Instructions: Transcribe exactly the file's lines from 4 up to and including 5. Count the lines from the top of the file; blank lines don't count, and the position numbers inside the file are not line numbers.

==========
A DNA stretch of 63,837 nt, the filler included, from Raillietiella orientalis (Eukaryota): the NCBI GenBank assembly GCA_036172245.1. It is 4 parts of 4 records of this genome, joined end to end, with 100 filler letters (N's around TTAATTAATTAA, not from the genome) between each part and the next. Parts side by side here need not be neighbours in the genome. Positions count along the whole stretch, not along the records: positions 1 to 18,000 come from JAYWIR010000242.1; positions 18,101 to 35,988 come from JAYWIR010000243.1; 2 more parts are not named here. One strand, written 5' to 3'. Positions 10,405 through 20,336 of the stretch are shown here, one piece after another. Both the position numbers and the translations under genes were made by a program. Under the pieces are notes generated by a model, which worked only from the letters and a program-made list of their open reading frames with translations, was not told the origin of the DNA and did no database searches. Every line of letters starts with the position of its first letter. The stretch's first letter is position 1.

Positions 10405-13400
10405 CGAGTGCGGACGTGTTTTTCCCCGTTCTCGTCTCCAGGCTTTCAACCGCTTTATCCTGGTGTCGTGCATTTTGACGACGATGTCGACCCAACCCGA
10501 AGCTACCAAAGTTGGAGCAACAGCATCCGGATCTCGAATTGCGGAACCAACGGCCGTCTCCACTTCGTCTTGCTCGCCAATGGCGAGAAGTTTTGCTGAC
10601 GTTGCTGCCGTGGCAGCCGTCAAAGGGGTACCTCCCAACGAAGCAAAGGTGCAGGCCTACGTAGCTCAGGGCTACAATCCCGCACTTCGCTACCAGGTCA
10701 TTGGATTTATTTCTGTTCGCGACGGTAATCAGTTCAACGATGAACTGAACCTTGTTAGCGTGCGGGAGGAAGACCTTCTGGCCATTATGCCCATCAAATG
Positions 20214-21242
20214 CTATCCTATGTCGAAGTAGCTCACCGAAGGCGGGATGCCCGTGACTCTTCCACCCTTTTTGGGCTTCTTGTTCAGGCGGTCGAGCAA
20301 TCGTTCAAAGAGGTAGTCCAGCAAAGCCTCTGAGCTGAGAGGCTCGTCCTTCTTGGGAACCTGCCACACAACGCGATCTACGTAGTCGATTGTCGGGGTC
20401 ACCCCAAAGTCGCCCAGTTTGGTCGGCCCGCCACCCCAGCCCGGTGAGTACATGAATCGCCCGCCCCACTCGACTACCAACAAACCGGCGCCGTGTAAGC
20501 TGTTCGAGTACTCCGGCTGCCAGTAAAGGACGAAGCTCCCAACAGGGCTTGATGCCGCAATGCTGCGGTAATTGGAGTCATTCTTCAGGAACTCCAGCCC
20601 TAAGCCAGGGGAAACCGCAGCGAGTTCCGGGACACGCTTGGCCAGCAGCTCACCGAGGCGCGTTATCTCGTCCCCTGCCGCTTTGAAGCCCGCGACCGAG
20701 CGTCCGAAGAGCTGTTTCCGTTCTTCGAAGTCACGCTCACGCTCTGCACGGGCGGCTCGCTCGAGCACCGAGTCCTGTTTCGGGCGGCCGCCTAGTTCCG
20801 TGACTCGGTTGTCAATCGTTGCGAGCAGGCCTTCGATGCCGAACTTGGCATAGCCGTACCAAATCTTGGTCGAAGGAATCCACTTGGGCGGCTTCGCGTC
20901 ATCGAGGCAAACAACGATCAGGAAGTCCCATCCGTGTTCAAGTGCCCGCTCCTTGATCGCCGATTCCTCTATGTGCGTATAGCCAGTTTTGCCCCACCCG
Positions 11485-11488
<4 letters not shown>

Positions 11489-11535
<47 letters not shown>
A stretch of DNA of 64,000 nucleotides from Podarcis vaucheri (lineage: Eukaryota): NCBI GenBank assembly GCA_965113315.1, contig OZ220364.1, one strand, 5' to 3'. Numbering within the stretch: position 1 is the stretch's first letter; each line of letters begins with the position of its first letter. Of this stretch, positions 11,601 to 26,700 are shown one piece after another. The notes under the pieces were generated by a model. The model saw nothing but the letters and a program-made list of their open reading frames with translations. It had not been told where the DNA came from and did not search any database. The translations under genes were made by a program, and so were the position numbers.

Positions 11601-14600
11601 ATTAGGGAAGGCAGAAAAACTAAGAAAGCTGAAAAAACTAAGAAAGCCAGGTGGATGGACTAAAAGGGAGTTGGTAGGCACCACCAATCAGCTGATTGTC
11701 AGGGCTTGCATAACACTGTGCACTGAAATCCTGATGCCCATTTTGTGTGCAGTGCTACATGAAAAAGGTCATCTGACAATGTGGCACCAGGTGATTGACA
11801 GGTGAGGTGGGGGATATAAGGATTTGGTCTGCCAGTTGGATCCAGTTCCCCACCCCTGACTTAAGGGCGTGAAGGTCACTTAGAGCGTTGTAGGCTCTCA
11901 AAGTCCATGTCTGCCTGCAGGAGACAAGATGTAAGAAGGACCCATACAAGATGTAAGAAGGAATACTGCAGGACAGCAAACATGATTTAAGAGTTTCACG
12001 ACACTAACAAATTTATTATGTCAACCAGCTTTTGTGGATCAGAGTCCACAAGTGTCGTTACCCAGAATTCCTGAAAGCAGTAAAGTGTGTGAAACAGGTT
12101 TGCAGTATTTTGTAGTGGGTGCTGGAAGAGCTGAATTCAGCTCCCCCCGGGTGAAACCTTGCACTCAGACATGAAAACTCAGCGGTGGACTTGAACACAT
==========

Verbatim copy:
10501 AGCTACCAAAGTTGGAGCAACAGCATCCGGATCTCGAATTGCGGAACCAACGGCCGTCTCCACTTCGTCTTGCTCGCCAATGGCGAGAAGTTTTGCTGAC
10601 GTTGCTGCCGTGGCAGCCGTCAAAGGGGTACCTCCCAACGAAGCAAAGGTGCAGGCCTACGTAGCTCAGGGCTACAATCCCGCACTTCGCTACCAGGTCA